Inferred Adaptations by Different Demographic Groups in New Zealand Regional Communities and Settlement Types to Labour Market Changes Over the 1986-96 Period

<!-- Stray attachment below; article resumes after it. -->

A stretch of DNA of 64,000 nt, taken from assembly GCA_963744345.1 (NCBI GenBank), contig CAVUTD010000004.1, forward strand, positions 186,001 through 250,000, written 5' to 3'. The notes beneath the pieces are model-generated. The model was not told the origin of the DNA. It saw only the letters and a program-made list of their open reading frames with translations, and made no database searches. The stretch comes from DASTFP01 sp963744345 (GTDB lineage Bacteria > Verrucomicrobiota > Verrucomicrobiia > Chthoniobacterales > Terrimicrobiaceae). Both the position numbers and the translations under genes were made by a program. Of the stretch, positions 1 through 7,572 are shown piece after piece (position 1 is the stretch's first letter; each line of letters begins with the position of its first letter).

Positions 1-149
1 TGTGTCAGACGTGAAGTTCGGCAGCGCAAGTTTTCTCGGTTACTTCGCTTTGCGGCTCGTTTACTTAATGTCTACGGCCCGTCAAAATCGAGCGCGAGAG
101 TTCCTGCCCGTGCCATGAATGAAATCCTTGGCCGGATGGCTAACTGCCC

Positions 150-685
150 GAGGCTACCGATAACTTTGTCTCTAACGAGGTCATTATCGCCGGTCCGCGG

Between 1986 and 1996 rural New Zealand experienced some of the most depressed labour market conditions of the postwar period followed by a partial recovery in employment levels. This paper explores the differences in adaptation strategies for different life cycle stages and settlement types. Labour market and population accounting models are used to estimate intercensal net migration and labour market transitions respectively for different birth year cohorts for 1986-91 and 1991-96 period. The results for the two periods are compared to arrive at a first estimate of the respective role of labour market transitions and changes in net migration for each spatial unit and demographic group. Amongst other results, youth are estimated to migrate much less as an adaptation response than other age groups. Rural male and female labour market experiences over this period were strikingly different. Changes in net migration made up a much larger proportion of the adaptation for rural than minor urban or secondary urban areas.
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